A few nights ago I found myself throwing back vodka with a bunch of Ukrainians in a small town in Umbria. How did this happen? I'll tell you. It's a very short story.
This is exactly the sort of thing that happens when British guy is around. When he's not around I tend to retreat to my little hostel at around 8 pm where I can eat cookies and relax my aching feet while catching up on my favorite blogs.
Which is exactly what I'm doing right now because British guy is on a secret mission in Spain and I am spending a few days wandering around Rome in search of the absolute best slice of pizza known to mankind. I might also go see the Vatican. Maybe.
I do keep trying to go see things in Rome, but then I see a café or a pizzeria or a gelateria or a farmer's market and I get distracted. It happens. Often.
While wandering around Trastevere today I rounded a corner and stumbled upon a pizzeria so enticing that I couldn't continue walking. I shoved my way in through the crowds of Italians not lining up to place their order and pressed myself against the glass counter. That's what the Romans were doing.
Prego? the man behind the counter shouted in my general direction.
I pointed at a slice of pizza gorgonzola and a slice of pizza con patate and used my hands to show how big of a slice I wanted. He weighed out the pizza and then asked what I wanted to drink.
Sometimes when people ask me complicated questions like that I get nervous and just shout out the first thing that comes into my head. In this case, it was beer.
I enjoyed a split second of relief at having answered his question, but then he came up with an even more complicated question. What kind?
I couldn't see over the counter because I'm too short and instead of sensibly asking him what types he had, I told him to just give me whatever beer he likes to drink.
I thought this was a clever plan, but unfortunately it backfired.
He scoffed and responded that he didn't drink beer. Then he gave me a look that would have been justified had I asked for a glass of sewage water.
What did that scoff mean? Had I unwittingly broken some unspoken rule. The Italians, I know, are fussy about their unspoken rules. I have been chastised twice in Italy by complete strangers. Once for ordering a cappuccino after noon and then again for putting parmesan on a pasta dish that was not served with tomato sauce. Both instances left such a lasting impression on me that I have since incorporated these little rules into my life.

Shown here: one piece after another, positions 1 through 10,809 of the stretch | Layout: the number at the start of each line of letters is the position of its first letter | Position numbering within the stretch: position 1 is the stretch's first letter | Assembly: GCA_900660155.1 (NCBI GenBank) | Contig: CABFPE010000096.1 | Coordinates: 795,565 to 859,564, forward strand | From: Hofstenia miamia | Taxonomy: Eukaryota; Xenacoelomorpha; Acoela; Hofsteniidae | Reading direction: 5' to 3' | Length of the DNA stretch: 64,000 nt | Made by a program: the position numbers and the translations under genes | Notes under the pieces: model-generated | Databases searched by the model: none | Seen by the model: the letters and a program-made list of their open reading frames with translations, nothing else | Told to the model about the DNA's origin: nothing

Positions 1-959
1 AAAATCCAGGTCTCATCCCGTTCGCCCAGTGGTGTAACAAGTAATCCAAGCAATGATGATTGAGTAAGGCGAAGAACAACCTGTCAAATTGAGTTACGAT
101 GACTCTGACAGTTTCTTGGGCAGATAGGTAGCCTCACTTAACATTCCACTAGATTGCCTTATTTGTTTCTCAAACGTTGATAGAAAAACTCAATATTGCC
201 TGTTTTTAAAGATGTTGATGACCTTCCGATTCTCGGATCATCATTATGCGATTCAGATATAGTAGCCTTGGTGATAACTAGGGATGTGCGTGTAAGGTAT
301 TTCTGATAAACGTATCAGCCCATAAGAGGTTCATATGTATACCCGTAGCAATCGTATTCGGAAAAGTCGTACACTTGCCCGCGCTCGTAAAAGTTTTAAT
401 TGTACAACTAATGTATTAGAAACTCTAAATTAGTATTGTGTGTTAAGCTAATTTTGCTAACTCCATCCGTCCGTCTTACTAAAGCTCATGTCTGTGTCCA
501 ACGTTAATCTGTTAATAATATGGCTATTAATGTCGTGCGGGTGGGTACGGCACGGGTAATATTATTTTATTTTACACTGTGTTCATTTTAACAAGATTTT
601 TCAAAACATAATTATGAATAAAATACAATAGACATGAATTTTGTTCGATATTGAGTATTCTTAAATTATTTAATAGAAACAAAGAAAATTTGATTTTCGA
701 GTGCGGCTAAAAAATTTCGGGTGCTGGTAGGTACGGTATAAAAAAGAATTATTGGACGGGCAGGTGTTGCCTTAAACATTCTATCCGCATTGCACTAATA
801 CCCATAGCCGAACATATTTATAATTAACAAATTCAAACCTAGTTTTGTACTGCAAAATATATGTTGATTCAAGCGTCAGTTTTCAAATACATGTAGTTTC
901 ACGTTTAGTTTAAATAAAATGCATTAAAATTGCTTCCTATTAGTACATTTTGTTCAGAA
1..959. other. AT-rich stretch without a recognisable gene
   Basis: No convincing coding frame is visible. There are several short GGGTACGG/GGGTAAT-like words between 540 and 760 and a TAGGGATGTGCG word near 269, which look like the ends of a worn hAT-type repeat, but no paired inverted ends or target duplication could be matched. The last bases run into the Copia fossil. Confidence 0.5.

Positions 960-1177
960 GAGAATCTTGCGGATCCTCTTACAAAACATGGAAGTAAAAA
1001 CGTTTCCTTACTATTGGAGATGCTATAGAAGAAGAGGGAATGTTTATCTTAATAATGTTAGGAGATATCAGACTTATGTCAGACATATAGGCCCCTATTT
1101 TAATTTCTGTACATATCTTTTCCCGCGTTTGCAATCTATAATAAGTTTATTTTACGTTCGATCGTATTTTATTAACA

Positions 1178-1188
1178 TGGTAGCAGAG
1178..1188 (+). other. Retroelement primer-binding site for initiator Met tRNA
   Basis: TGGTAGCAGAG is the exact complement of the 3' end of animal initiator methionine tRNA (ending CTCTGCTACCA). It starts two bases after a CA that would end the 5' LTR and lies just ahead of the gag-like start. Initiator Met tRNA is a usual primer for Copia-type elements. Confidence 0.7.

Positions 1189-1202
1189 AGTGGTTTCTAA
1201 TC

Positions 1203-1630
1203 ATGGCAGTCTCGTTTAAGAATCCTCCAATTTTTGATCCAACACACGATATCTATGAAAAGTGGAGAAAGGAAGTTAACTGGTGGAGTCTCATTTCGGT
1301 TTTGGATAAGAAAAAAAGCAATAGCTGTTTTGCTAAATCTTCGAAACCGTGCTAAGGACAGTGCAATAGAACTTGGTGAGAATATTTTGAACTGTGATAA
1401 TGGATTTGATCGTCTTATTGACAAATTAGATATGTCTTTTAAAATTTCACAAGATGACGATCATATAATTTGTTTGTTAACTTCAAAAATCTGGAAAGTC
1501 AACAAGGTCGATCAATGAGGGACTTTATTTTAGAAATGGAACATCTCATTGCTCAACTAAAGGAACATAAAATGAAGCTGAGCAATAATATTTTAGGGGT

But I couldn't figure out what--if anything--I had done wrong this time. The man behind the counter eventually handed me a Nastro Azzurro and threw my pizza into the oven. All the while muttering in Italian and occasionally flinging out semi-coherent phrases that the other Italians around him seemed to agree with.
They were probably talking about football or Berlusconi or something totally unrelated to the ignorant American girl who had clearly violated some social code. But I couldn't be sure so I tried to look remorseful and ashamed of my ignorance as I slunk to my table with my pizza and beer in hand.
But then I took a bite of the gorgonzola pizza with fresh tomatoes and I nearly cried from happiness and nothing else mattered in the world.
The man behind the counter came over to check on me after I had devoured both slices of pizza. He raised his eyebrows and asked something that I hope was along the lines of "Did you enjoy your meal?" because I grinned and nodded and indicated my spotless plate as further proof.
If he was asking about something completely different-- such as my thoughts on Berlusconi or the Italian football league-- he nonetheless seemed satisfied with my response. Whatever social crime I had committed when ordering had been forgiven.
Happy, full and absolutely in love with Rome and all things Roman, I downed my beer, pulled out my journal and people-watched for an hour before wandering to a café 500 meters down the road in search of an espresso.
Tomorrow I plan on doing the same thing. And who knows, perhaps I will even make it to the colosseum. It's hard to say. There are a lot of pizzerias, cafés, and gelaterias on the way.